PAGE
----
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Legislative Assembly for the ACT: 2003 Week 8 Hansard (20 August) . . Page.. 2959 ..

MRS DUNNE (continuing):

after 2001. But at this stage we have to censure this government for failing to learn those lessons.

Ordered that the question be divided.

MR SMYTH (Leader of the Opposition) (5.07), in reply: A lot of spin has been put on what is happening here today. I want to address what some members have said before I speak on behalf of the community in terms of what they are telling me.

I thank Ms Tucker for coming back to the chamber. She did say at some stage that perhaps the previous government was accountable. We have said that we take responsibility for the bits we may or may not have done or what we may or may not have done as well as we could have. But we did do much on coming to government in setting up the ESB and implementing the recommendations of the McBeth report. We set up the Emergency Management Act following the 1994-95 fires in Sydney to which we sent units. We upgraded equipment and fire sheds and we implemented training. I could go on about the things we did. There was money for communication systems and there was extra money for ESB. I could go on and on. But things were done.

The issue of dividing the community is something that I want to talk about. If you raise a point contrary to the thinking of the government, you are attempting to divide the community. I think the community is divided. I do not think it is divided in a nasty way and I do not think it is divided in an aggressive way against each part, but a large part of the community can actually move on because it has not been directly affected by the fires.

It is that sort of burnout that Lieutenant Colonel Don Woodland spoke about. This was not being said by me. This was a Salvation Army specialist saying that the people who were affected are locked into the recovery process and are battling red tape and insurance companies, whereas other parts of the community are able to move on. The Salvation Army specialist is seeking a meeting with Mr Stanhope, claiming the government's assessment that the recovery process is going well is not correct. That is being said by an independent expert in recovery. Another expert, Rob Gordon, said exactly the same thing. He said that after six months the rest of the community was moving on from the disaster but victims could not and that often those who had been coping so well until then were feeling very exhausted and that needed to be respected.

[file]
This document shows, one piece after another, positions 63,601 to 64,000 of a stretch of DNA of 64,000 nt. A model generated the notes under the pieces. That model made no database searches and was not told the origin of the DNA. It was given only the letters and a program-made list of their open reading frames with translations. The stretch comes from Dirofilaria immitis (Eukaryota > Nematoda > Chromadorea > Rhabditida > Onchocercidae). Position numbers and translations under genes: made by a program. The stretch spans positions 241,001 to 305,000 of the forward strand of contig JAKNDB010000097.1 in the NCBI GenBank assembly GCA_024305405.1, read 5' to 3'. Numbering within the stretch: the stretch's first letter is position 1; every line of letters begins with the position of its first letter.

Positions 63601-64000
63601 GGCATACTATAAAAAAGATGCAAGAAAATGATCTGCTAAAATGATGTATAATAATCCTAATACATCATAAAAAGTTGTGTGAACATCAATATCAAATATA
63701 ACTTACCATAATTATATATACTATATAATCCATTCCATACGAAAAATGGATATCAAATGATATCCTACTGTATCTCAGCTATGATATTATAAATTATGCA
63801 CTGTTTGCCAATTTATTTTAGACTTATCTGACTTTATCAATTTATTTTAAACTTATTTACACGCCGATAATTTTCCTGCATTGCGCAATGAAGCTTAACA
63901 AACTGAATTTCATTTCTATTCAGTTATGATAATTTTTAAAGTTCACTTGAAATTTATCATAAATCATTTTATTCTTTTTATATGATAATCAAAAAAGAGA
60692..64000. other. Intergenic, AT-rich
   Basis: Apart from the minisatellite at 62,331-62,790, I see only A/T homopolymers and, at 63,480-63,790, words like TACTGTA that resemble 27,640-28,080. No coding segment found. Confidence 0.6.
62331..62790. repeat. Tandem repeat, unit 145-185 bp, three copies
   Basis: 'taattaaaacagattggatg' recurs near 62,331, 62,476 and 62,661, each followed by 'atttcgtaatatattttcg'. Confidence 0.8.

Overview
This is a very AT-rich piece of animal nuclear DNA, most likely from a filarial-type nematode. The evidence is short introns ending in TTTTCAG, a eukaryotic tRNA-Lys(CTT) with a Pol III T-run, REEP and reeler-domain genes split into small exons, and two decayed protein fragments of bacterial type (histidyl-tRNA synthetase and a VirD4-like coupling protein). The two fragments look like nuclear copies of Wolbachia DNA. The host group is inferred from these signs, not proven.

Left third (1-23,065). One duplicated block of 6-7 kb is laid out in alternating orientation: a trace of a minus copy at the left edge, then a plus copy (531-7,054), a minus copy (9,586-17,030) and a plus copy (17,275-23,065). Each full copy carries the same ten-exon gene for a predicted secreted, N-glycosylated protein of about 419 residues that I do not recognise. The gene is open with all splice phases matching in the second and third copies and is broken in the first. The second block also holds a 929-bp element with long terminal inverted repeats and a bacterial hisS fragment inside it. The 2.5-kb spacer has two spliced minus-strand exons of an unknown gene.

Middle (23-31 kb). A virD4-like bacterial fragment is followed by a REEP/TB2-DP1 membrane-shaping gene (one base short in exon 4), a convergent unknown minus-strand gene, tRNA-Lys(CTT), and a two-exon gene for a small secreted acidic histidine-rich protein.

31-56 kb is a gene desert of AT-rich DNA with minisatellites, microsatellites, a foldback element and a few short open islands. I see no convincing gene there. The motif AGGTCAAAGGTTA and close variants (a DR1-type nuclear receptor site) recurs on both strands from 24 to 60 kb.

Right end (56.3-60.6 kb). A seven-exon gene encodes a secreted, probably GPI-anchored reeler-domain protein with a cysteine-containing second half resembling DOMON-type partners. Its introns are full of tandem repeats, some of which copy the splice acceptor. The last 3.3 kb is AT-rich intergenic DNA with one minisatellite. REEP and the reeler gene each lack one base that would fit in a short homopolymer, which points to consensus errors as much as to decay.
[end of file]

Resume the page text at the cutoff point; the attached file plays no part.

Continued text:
Ms Tucker asked whether services had been cut as she had missed that part of the debate. For her benefit, I will read the following email:

At present, our children have to wait a fortnight for an appointment with our assigned counsellor simply because there are not enough counsellors and because the needs are increasing. Further, their government school has discontinued counselling.

I believe that at that school there are six or seven children who were victims of the fire and who now go to that school because they have moved out of the affected areas.

Mr Corbell, who spoke quite well, talked about the opposition wanting to pursue a culture of blame and the government trying to heal the community. He said that we

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